Address the real problem in school-based assessment
The abolition of the Form 3 national assessment, Pentaksiran Tingkatan 3 (PT3), came as no surprise. It was just a matter of time before this national-level examination would be axed for good, following a two-year hiatus.
What would this mean for the already troubled education system? How is this move going to improve the overall quality of education and boost student outcomes? Are the powers that be ignoring the elephant in the room?
In announcing the move on June 2, the Minister of Education seemed to be preoccupied with explaining the school-based assessment methods that will replace PT3 as though they would be any different from what has already been in practice since 2014. In fact, the PT3 format and assessment method are not quite taken away, but being repackaged so that it can be done at school level instead of at the national level.
The advantage of the repurposed PT3 is that there is no cumulative three-year learning content to be tested at the end of Form 3. The school-based assessment is also easier and more convenient to conduct. It omits the necessity for a simultaneous wide-scale national exam arrangement involving the Examination Syndicate (Lembaga Peperiksaan) and the need to mobilise resources at the national level, along with all the shenanigans of exam result announcements.
The drawback and concern about the removal of a national-scale examination boils down to the attitudes of teachers and students. Will they be motivated enough and take the teaching and learning seriously? There are many unanswered questions that need to be addressed to give confidence to parents that their children will continue to thrive, learn and be able to keep up according to the standards that have been set.
There must be a yardstick to identify that no one is slacking or lagging behind, and that there are measures in place for remedial actions and intervention plans for those in need, be it teacher or student.
While we agree that school-based assessment is a better way of measuring student learning compared to high stakes testing and teaching to the test, we are sceptical about the readiness of our system and the ability of teachers to fulfil their roles in this regard.
The data from the trust school programme only confirms our worst fears that all is not well with the assessment method. Quoting the executive director from LeapEd which runs the trust school programme, out of 6,000 teachers at trust schools nationwide, only 25% are confident of doing the assessments. This is despite the fact that trust schools have a better support system and teaching methods than the rest of the government schools.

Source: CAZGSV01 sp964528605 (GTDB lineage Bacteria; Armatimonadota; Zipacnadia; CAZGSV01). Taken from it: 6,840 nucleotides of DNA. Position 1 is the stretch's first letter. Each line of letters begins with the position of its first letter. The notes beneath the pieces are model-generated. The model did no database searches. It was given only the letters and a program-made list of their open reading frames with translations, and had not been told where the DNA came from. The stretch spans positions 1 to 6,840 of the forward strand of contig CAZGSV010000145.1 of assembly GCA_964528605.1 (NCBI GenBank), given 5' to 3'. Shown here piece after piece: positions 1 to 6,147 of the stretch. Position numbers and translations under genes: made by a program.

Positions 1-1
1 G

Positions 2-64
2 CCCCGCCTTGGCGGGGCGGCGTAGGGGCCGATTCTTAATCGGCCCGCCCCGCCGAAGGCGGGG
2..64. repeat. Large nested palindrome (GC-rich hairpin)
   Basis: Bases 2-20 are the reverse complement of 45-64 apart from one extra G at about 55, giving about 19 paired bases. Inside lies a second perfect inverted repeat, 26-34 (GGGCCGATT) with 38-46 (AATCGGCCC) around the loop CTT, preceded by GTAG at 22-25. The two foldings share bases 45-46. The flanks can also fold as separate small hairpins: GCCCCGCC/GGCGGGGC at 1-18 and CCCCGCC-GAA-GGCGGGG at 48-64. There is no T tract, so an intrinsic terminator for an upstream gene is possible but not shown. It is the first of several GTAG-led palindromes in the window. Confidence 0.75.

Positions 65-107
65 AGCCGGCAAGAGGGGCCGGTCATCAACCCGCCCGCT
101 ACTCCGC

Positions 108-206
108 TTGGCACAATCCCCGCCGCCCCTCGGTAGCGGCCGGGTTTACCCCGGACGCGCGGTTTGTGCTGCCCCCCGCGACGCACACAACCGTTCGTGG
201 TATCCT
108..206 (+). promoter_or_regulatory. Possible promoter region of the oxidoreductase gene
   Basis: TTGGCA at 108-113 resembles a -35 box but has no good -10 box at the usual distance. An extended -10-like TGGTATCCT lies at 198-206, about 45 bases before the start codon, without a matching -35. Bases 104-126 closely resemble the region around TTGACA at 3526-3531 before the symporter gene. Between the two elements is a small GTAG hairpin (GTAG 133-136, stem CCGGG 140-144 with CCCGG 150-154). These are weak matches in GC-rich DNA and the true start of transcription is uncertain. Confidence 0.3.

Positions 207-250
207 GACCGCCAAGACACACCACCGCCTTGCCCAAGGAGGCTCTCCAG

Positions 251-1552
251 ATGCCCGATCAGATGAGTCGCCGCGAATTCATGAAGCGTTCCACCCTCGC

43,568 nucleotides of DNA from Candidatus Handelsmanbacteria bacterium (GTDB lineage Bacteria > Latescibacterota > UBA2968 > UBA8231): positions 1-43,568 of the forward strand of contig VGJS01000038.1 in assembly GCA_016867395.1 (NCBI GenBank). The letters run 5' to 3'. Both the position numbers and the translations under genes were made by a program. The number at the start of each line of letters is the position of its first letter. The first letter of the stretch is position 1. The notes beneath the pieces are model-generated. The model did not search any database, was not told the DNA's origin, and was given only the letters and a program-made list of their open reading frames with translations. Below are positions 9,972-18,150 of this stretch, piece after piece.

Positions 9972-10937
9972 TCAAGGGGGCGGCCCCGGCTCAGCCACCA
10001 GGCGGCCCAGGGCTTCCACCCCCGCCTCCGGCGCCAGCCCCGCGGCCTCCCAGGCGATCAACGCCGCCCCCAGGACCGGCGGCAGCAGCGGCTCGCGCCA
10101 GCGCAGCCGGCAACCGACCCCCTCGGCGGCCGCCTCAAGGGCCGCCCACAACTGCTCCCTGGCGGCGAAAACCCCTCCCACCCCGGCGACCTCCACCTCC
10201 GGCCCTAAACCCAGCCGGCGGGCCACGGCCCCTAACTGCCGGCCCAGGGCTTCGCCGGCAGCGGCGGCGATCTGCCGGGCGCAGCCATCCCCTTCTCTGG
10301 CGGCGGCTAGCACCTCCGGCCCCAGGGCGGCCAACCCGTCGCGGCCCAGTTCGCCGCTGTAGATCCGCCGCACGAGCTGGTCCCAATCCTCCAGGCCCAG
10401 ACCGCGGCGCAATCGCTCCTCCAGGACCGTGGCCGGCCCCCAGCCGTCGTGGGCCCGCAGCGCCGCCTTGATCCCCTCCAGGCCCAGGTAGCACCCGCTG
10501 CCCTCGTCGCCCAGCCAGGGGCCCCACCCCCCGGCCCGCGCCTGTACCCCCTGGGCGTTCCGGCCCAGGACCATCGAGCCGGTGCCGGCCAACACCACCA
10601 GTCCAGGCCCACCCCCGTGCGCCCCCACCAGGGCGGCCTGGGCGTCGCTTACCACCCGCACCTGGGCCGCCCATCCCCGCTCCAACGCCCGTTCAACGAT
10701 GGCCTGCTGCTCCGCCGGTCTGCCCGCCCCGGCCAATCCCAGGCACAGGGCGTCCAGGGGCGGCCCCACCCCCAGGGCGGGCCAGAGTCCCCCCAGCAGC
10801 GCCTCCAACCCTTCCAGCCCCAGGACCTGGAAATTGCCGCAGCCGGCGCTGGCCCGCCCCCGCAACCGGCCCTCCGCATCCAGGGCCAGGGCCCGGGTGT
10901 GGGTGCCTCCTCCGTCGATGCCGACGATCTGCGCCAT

On top of that, even the frameworks to evaluate the quality of education within the schools — to assess the schools, teachers, students and leadership by the Ministry of Education’s (MoE) standards — are not effectively utilised, and are only applied with 40% accuracy. This means that schools are still grappling with the process of assessing themselves.
Despite having the Malaysia Education Blueprint (MEB) as a guide and roadmap for improvements since 2013, the proposed reforms have not borne fruit. Many improvements and developments outlined in the MEB have not taken place.
Let us look at one example, pertaining to the problems at hand. In chapter 4, which dwells on Student Learning, the roadmap prescribes “Developing and applying a 21st-century curriculum and assessment”. In this area, Wave 1, which was supposed to take place from 2013 to 2015, is about giving support for teachers to improve the delivery of the curriculum.
It details the plan and the role of school improvement specialist coaches (SISC+) to be deployed at district level so they can be a touch point at ground level between the MOE and teachers. Had this been done right from the beginning, teachers would have been better able, prepared and supported to execute and implement the school-based assessment.
As long as the MOE keeps talking about big concepts and ideas while making promises to improve, nothing will change as long as the crux of the problem is not addressed.
Contrast this with the experience of Finland, which sets the benchmark for best practices in education. It does not utilise high stakes testing, but puts students at the centre of the learning process. Their teachers are highly educated and respected professionals.
We need our system to be one that we can trust and that is accountable. It must be one that we can be proud of so that our children can reap the rewards and our nation can progress. We cannot go on pretending that all is well with our education system when clearly there are many issues that need to be dealt with truthfully. It is a long and tedious process, but as long as we keep dodging the problem, it is our children and the country that will continue to suffer for years to come.